March 25th, 2012
06:21 AM ET

Lawyer: Federal hate crime charge against Trayvon shooter a 'challenge'

Bringing a federal hate crime charge against a neighborhood watch volunteer who fatally shot Trayvon Martin will be "a challenge, to put it lightly," the victim's lawyer said.

Daryl Parks, an attorney for the Martin family, told board members of the National Association of Black Journalists (NABJ) on Saturday that prosecution on the state level stands a better chance.

"Most state laws tend to be better for the prosecution of state crimes. And that's why we see the federal authorities expressing, although gently, in their statements that they can only do so much if there's some type of race statements involved. The state officials don't have that problem," Parks said.

"I think the focus is not necessarily a federal arrest over a state arrest. We want an arrest, period. And I think that the state aspect of that is the one that's most feasible, most attainable in this matter."

Meanwhile, worshipers in cities across the country will wear hoodies to church Sunday in honor Martin, who was wearing a hoodie when he was killed.

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Filed under: Crime • Hate crime • Justice • Trayvon Martin • U.S.
soundoff (65 Responses)
  1. High Hopes

    The cops dropped the ball and there are going to be some heads rolling in Sanford, Florida... and for good reason.

    Bless the Martin Family,

    March 25, 2012 at 10:16 pm | Report abuse |
  2. High Hopes

    Hi, Greek!

    I was raised to respect the law and I do. But
    over the years, I've become skeptical of those
    who enforce it. Its become a racket... a way to
    raise money. Its not about justice anymore. Its
    about who you know and how much money
    you have. And the police? They are as corrupt
    as the criminals.

    Take care, Hope

    March 25, 2012 at 10:42 pm | Report abuse |
  3. Jeff Frank (R-Ohio) "Right Wing Insanity"

    @Greek American
    You know your right. Without mentioning any names, I have seen first hand where there are other areas of crime where the law thinks that putting up a scarecrow of sorts in a heavily "worded" sign is going to be a good deterrent. We got guns all up and down our street, and there are still home invasions from time to time.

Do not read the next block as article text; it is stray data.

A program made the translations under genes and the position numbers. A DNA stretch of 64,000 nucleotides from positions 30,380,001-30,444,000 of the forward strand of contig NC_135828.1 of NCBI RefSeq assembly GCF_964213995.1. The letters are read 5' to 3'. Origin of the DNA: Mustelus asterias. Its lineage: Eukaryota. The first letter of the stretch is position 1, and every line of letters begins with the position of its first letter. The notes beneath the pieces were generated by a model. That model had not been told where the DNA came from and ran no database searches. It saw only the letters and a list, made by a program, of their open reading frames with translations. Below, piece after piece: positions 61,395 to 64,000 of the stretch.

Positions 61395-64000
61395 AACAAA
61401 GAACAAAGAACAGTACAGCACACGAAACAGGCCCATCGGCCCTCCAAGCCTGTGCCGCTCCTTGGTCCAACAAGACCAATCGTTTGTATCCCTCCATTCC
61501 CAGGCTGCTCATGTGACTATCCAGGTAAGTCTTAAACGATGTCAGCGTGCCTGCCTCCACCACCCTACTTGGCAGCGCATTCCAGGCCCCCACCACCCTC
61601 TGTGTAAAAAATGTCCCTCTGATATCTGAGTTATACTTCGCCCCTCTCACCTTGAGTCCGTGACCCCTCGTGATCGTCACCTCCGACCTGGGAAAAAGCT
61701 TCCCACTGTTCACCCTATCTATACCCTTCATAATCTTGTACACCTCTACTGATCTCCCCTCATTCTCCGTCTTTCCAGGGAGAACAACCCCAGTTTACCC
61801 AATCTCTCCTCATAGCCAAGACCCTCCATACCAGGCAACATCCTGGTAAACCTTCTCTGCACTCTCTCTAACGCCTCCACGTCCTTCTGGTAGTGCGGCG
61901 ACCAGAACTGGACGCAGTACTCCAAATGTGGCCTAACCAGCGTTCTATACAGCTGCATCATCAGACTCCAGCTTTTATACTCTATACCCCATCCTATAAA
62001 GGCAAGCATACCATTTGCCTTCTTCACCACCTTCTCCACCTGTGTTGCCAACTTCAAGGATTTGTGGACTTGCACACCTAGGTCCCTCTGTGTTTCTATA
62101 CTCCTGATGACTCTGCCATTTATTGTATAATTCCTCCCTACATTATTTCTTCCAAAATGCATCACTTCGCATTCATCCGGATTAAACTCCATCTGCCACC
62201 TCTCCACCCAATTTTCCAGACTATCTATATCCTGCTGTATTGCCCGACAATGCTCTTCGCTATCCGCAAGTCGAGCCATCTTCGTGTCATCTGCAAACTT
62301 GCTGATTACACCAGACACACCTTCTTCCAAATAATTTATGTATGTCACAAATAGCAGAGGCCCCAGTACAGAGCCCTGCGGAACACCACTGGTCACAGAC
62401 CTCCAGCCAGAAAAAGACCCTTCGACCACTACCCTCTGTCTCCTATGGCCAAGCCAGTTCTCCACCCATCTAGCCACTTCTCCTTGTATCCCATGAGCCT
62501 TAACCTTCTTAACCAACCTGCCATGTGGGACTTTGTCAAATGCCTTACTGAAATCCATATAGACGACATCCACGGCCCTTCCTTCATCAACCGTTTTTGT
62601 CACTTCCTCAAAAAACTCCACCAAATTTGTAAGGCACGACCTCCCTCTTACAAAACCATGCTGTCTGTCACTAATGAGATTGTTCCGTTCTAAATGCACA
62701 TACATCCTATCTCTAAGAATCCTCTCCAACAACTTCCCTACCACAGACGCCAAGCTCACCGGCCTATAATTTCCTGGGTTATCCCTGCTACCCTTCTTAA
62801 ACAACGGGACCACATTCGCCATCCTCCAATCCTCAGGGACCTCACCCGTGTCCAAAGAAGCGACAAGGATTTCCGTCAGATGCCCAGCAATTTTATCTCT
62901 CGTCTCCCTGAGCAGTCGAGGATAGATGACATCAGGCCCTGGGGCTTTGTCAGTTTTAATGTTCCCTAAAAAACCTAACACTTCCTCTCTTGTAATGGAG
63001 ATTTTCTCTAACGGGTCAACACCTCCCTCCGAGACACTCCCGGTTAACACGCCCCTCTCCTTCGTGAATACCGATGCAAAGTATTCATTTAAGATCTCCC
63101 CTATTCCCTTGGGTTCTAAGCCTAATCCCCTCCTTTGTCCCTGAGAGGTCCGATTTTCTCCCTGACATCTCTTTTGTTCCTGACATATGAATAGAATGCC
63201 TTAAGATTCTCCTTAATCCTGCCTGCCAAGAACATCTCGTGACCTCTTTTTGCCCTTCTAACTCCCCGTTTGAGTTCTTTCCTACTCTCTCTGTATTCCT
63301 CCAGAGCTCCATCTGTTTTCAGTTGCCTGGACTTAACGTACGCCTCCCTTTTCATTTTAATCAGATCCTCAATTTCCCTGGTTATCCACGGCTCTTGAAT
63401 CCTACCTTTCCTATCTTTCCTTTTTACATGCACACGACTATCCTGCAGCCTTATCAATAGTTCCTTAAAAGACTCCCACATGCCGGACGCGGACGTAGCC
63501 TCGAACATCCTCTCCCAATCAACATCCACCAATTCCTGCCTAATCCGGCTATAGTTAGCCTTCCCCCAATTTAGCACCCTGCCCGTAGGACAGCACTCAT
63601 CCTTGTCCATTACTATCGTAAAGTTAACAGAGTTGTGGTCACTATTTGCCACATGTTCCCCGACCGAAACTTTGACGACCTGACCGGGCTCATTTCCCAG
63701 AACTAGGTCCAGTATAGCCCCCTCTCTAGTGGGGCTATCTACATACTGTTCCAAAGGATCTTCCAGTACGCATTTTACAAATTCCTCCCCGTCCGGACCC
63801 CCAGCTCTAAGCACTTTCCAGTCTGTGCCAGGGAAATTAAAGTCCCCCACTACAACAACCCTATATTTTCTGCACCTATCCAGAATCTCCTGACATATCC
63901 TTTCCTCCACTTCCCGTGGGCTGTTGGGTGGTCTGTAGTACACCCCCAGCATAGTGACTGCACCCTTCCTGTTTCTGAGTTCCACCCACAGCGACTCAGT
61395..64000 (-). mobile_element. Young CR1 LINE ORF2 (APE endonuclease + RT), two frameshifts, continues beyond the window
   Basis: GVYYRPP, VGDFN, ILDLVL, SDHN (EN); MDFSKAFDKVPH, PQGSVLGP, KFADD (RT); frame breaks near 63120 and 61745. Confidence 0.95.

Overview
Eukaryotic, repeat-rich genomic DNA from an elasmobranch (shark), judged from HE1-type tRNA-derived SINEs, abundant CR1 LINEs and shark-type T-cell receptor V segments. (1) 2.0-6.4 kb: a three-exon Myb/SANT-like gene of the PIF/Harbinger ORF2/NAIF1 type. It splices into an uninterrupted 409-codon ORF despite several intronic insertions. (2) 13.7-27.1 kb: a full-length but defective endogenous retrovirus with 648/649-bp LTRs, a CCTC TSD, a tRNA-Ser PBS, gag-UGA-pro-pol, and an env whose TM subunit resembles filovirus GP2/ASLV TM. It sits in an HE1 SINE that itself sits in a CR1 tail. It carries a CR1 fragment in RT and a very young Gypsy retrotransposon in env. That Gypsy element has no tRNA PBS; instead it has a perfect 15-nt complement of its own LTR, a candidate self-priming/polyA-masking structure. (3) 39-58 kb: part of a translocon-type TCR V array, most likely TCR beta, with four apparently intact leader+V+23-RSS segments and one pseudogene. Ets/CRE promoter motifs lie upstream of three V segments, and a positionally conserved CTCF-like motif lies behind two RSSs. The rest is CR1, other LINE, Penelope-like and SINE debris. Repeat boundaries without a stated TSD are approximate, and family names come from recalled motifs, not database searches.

I recall a time when a hispanic banged on our windows at 4 a.m., head all bleeding and that. When I called the sheriff he asked me if I was armed. I told him I had a gun, but I didn't need it. I told them to send a squad and an ambulance. Turns out the guy was rolled over and dumped down the street, then found me. But still you do not invite him in to your home while waiting, but you do help him.

    March 25, 2012 at 10:52 pm | Report abuse |
  4. Greek American

    Yes I understand what you're saying. My city has always been ranked one of the safest but it seems that especially now, in financial need, they screw over the residents even more.
    I repsect what you do for your community and wish you and your family to be safe always and healthy.

    March 25, 2012 at 11:21 pm | Report abuse |
  5. leeintulsa

    there was a turning point in police/citizen relations.

    several, probably.

    there was a time, even in big cities, when people were happy to see an officer. cops walked a beat, got to know the people. smiles all around.

    then prohibition happened. cops started spying on people, breaking into people's homes, arresting people for passtimes enjoyed by friends and neighbors of the accused.

    cops made it cops vs citizens. now citizens don't trust cops, and cops see everyone as a potential investigation. they (i hate that word, and i'm sure there are cops who see it like i do) don't see us as someone to be protected. except from ourselves.

    i dare say we need no government telling us how to live in our own homes. they've overstepped their bounds, and i don't see a way back.

    even if they ended the war on drugs and shut down the patriot act, among other things, it would be generations before the trust returned, if ever..

    March 25, 2012 at 11:43 pm | Report abuse |
  6. raven

    I'm so sick of this "stand your ground"law being used as ZIMMERMAN's defense. What about Martin's right to "stand his ground" against a man who stalked, interrogated, attacked and finally shot him?? Zimmerman was the instigator and aggressor. The boy was clearly minding his own business, and I imagine he was fearful and felt he was fighting for his life.Turns out, he was.

    March 25, 2012 at 11:48 pm | Report abuse |
  7. N Tyler

    That man know he was for shooting that child for no reason .The police should behind and the lawyer to.Am from La they have a law state if anyone come on your premiss you have the right to shot only if you in danger.Stand your ground my ass take ass him to the chair case close.

    March 26, 2012 at 11:26 pm | Report abuse |
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